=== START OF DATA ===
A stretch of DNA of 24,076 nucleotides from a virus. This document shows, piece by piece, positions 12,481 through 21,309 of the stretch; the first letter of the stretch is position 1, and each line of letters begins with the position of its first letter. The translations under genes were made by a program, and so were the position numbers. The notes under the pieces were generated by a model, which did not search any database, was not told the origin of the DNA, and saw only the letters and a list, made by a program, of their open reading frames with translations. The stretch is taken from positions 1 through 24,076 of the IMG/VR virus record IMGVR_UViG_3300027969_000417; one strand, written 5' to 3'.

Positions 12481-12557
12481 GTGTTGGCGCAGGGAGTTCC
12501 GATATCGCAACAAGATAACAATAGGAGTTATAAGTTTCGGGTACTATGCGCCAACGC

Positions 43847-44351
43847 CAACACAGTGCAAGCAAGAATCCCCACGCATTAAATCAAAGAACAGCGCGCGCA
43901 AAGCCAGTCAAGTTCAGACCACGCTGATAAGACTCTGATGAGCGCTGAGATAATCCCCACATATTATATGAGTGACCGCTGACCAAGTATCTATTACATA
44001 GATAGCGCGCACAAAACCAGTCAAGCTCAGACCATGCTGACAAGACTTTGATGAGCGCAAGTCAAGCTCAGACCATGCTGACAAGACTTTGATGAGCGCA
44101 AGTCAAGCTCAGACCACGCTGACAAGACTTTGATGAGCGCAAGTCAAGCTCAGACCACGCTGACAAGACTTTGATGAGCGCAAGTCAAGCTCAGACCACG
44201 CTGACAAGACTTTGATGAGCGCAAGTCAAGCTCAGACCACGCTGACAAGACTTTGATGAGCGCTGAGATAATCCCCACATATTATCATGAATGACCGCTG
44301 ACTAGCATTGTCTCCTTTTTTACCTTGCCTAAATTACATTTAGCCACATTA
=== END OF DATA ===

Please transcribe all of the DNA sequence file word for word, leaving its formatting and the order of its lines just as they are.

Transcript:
A stretch of DNA of 24,076 nucleotides from a virus. This document shows, piece by piece, positions 12,481 through 21,309 of the stretch; the first letter of the stretch is position 1, and each line of letters begins with the position of its first letter. The translations under genes were made by a program, and so were the position numbers. The notes under the pieces were generated by a model, which did not search any database, was not told the origin of the DNA, and saw only the letters and a list, made by a program, of their open reading frames with translations. The stretch is taken from positions 1 through 24,076 of the IMG/VR virus record IMGVR_UViG_3300027969_000417; one strand, written 5' to 3'.

Positions 12481-12557
12481 GTGTTGGCGCAGGGAGTTCC
12501 GATATCGCAACAAGATAACAATAGGAGTTATAAGTTTCGGGTACTATGCGCCAACGC

Positions 43847-44351
43847 CAACACAGTGCAAGCAAGAATCCCCACGCATTAAATCAAAGAACAGCGCGCGCA
43901 AAGCCAGTCAAGTTCAGACCACGCTGATAAGACTCTGATGAGCGCTGAGATAATCCCCACATATTATATGAGTGACCGCTGACCAAGTATCTATTACATA
44001 GATAGCGCGCACAAAACCAGTCAAGCTCAGACCATGCTGACAAGACTTTGATGAGCGCAAGTCAAGCTCAGACCATGCTGACAAGACTTTGATGAGCGCA
44101 AGTCAAGCTCAGACCACGCTGACAAGACTTTGATGAGCGCAAGTCAAGCTCAGACCACGCTGACAAGACTTTGATGAGCGCAAGTCAAGCTCAGACCACG
44201 CTGACAAGACTTTGATGAGCGCAAGTCAAGCTCAGACCACGCTGACAAGACTTTGATGAGCGCTGAGATAATCCCCACATATTATCATGAATGACCGCTG
44301 ACTAGCATTGTCTCCTTTTTTACCTTGCCTAAATTACATTTAGCCACATTA